If we really wanted change, would we be spending two days talking (or complaining), or would we be busy getting on and making it happen?
It’s a big group though, half of the attendees and chatting, off topic, is inevitable. Complaining comes next. People hate the NSS, marking, the grade system, dissertations, time poverty… “Oh yes, but in the good old days of art school –” These impotent conversations loop on repeat, for the two days, never getting any closer to resolve.
As we all know, the most productive conversations happen later, in the pub. A sentiment that came up in the workshop – less talking, more doing – reappears. It doesn’t have enough rage, yet; not enough fire to bring about action. If we really wanted change, would we be spending two days talking (or complaining), or would we be busy getting on and making it happen? Another: shouldn’t these conversations be more transparent, involve the students who have an equal stake in education, rather than mystifying the situation further?
It’s important to understand that everything is made with a certain view on the world.
The afternoon’s activities are run by the delegates themselves. It’s difficult to say too much other than there is a lot happening, and so I end up missing most of it. I’m disappointed not to catch more. There are discussions about how to engage students with difficult topics that they might have preconceived ideas about or be put off by, feminism being one, and how to make these subjects accessible. Importance is placed, in many talks, on critical thinking – arguably the catalyst for revolt. A number of briefs are shown, too, backed up by visuals of the work of students who excelled and, on more than one occasion, I find myself wondering if this is an accurate representation of the cohort or just posturing for other attendees’ sake.
It’s important to understand that everything is made with a certain view on the world.
As an overarching series of events, it equates to a very narrow perspective on what ‘revolt’ might look like, though. On the subject of representation, consider this: have you ever imagined a room full of 135 graphic design educators? It’s something you almost never get to see, for obvious reasons. Everyone is usually off teaching, scattered about the country. But it’s interesting to contemplate who exactly is responsible for the next generation of designers, no? The sample group at Ideas of Revolt, I think, is broadly reflective of the whole. And, either by design or by accident, it exposes an uncomfortable reality; we’re almost completely homogenous as a group of people – mainly white, mainly British, mainly middle-class.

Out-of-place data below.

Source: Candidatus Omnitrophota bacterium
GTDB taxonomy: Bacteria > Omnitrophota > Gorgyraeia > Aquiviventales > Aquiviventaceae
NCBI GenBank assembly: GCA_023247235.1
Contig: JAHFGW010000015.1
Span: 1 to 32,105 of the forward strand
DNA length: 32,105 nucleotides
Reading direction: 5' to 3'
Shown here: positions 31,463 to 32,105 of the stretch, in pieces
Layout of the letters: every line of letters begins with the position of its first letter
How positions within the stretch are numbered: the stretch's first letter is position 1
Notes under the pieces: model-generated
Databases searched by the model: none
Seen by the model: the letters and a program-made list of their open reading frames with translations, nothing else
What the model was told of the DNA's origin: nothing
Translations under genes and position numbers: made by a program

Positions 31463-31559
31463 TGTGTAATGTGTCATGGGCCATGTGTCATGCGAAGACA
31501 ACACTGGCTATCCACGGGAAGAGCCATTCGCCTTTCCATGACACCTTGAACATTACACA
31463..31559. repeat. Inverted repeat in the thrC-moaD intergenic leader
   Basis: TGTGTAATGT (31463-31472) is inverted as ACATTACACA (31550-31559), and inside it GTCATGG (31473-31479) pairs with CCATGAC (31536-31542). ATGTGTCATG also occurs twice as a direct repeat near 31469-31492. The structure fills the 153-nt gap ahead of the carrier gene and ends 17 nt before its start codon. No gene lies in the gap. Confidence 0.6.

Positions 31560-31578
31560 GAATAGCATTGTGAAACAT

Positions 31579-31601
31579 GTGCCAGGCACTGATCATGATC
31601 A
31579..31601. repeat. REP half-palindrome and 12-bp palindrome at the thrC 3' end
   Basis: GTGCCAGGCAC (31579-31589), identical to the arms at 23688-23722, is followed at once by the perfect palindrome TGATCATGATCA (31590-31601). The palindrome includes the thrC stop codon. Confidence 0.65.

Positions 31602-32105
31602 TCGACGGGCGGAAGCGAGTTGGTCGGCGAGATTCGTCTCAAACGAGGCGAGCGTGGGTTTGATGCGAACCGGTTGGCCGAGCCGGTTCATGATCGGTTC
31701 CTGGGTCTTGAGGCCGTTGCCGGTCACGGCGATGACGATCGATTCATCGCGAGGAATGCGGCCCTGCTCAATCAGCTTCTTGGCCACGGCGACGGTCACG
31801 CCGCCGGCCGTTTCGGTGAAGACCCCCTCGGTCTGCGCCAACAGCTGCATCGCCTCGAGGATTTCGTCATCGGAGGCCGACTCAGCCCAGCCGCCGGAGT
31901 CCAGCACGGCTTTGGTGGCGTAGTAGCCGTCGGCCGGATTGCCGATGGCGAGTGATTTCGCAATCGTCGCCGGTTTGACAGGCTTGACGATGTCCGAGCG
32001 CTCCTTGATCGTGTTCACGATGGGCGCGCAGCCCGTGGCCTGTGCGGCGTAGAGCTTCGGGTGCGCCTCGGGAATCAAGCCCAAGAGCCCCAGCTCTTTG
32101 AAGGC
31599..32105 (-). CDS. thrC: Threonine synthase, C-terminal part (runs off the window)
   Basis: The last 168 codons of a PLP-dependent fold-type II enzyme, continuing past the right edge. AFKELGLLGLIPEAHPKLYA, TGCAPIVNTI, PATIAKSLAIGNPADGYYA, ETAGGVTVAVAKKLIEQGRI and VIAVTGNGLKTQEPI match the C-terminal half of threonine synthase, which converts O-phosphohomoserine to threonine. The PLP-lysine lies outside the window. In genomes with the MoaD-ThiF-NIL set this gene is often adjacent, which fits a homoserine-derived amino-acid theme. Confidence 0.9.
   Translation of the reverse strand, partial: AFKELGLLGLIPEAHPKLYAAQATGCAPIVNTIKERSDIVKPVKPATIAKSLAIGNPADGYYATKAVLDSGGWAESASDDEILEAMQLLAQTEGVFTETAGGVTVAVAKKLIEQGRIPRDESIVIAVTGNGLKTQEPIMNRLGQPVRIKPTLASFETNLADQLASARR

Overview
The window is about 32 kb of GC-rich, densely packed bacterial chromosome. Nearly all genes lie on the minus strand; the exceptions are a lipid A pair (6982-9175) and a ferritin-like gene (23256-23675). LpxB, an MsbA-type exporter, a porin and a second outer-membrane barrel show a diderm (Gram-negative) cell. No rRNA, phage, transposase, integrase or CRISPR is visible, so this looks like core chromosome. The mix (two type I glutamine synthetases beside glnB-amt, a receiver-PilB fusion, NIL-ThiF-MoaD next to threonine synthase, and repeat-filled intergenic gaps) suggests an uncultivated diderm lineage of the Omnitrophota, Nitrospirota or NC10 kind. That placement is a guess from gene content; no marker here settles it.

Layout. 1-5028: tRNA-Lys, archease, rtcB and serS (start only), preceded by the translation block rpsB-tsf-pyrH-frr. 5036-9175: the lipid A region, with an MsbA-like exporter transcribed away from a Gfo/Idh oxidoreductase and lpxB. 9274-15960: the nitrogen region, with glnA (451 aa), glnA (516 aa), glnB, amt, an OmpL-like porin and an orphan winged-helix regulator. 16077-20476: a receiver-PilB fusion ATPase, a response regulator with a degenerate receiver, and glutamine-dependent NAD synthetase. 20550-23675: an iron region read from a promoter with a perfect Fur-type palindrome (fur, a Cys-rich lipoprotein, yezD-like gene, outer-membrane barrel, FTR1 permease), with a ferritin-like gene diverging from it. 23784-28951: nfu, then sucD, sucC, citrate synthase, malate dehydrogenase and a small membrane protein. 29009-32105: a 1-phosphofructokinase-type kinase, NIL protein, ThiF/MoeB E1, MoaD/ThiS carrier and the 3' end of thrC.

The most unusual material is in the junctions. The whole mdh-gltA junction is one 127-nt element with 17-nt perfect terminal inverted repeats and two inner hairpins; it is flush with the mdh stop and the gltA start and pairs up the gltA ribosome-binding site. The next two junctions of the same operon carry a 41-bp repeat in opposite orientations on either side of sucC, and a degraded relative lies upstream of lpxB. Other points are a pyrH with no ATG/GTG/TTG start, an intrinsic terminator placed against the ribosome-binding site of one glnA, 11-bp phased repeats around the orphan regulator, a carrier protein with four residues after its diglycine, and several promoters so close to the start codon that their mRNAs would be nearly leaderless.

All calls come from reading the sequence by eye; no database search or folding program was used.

This singular view is graphic design education’s ‘social norm’; would that be enough of a topic for an Anti-Social brief? I don’t know how many people notice. It’s difficult, then, not to find the level of focus that so many attendees place on the details of what ‘art school’ is now, looking at our practice through a rear-view mirror and fetishising over the bureaucracy, infuriating. I completely acknowledge that, as an associate lecturer, I don’t get to see how far it impacts working culture, but collectively we seem to be happily ignoring the structural discriminations and resulting effects that we, a discipline of almost exclusively white and privileged practitioners, prop up, benefit from and proliferate.
With that in mind – are we aware enough of the systems we operate within? Do we challenge and find ways to rebuild the social structures we inhabit? And if we don’t – can we, with integrity, expect our students to?
Can we do more? The highlight of the conference is the day’s keynote from Rathna Ramanathan who raises these questions, as well as others, in much more detail, and is brilliantly lucid about the action educators might take after Ideas of Revolt. I suspect (and hope) that we will see her presentation, I am: Graphic Design (Education) in a Pluralistic World, published in another form somewhere soon; it feels deeply necessary as a critique of our practice, and I’d like to avoid covering too much of its ground. “The answer to the questions about encouraging revolt, proposing alternatives, and reframing design education all come to back to us setting an example for our students,” she says, “not just creating briefs of revolt, theorising revolt or projects which mimic revolutionary methods, but to consider and reframe our own selves as living acts of dissent.”
For radical change in education to really happen, we have to be prepared to make the same kind of sacrifices and take the same sorts of risks that we regularly demand from our students
It’s a sentiment that comes back to the image of Joseph Beuys, dismissed but leading the way for his students, that I still have in my mind. Beuys is the most extreme version, of course; there are levels of rebellion. But for radical change in education to really happen, we have to be prepared to make the same kind of sacrifices and take the same sorts of risks that we regularly demand from our students.
So I’m interested to see who takes the first step towards change, who rebels first as the example that shows the way for students to follow suit. And I’m interested to see, too, who will go away and congratulate themselves for having spent two days in Sheffield, playing at revolt.